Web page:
Griffin offers an original and thoughtful study of street art’s appropriation of violence and its reception in the urban imaginary in Bogotá. The book explores how street artists emerge as potential voices of dissent and chroniclers of the long-engrained and systemic iterations of violence in Colombia.
A cultural imaginary is a structuring space through which collective understandings of cultural and society phenomena are formed, reproduced, and accepted as the norm. Reading the Walls of Bogotá uses graffiti and street art to explore the urban imaginaries of violence in Bogotá, Colombia. These artistic forms are produced and received in different ways in different areas of the city and offer an insight into citizens’ everyday experiences and perceptions of violence from the political, to the personal, to that of structural inequality. Through graffiti, in which critiques of memory, space, politics, and aesthetics are embedded, artists and their viewers form vernacular theories through which they interpret the world and the spaces they inhabit. By focusing on creative expression, Alba Griffin shows how Bogotá’s residents respond to imaginaries of violence, how they critique the norms, how they appropriate space to challenge or negotiate violence, and how they push back against inequality.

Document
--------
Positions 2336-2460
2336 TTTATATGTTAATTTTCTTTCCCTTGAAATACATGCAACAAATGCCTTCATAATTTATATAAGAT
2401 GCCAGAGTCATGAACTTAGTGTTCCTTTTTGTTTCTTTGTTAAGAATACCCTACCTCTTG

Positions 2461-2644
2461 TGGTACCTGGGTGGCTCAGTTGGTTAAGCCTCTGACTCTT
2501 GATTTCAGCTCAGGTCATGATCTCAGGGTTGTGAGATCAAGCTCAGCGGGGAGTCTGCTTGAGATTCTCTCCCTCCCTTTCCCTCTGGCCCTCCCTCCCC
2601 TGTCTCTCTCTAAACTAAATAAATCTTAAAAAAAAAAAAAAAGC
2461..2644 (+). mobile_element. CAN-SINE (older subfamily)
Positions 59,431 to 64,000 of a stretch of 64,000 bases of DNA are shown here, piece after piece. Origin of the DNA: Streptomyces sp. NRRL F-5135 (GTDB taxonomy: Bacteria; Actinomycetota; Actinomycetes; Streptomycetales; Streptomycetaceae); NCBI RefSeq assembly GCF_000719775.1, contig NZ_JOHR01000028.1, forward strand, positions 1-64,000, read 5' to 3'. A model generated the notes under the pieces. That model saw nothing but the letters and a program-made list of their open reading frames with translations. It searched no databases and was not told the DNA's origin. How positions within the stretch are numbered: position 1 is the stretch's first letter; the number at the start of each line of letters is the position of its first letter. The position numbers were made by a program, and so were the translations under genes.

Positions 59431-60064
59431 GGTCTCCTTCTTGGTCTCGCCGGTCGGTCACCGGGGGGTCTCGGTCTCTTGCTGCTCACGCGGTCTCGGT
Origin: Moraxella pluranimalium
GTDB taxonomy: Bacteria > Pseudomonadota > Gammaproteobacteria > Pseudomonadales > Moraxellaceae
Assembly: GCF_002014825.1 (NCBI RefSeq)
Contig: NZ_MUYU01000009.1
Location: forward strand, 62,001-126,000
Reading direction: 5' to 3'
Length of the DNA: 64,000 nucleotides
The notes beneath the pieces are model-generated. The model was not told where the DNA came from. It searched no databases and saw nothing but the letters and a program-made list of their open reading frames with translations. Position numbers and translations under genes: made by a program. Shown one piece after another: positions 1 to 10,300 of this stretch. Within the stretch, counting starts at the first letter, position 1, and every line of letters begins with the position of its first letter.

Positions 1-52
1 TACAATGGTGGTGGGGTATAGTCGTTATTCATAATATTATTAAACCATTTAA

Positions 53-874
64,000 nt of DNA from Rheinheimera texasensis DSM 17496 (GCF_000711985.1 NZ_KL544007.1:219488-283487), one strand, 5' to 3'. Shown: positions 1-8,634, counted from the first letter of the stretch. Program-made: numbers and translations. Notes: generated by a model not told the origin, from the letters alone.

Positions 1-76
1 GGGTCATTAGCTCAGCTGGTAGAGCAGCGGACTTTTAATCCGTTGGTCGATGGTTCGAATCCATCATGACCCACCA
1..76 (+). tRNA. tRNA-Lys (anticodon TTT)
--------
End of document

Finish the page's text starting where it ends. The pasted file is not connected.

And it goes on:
Griffin reveals how graffiti in Bogotá inserts itself in discourses about violence in the region. This book gives readers a unique and unprecedented insight into street art practices in the city. The author is a gifted storyteller and scholar who deploys a complex and multilayered account of the Bogotá graffiti scene.
Alba Griffin is a researcher and associate lecturer in Latin American cultural studies, with a particular interest in violence, popular culture, and urban ethnography. She teaches at Newcastle University and works for the Centre for Latin American and Caribbean Studies at the same institution.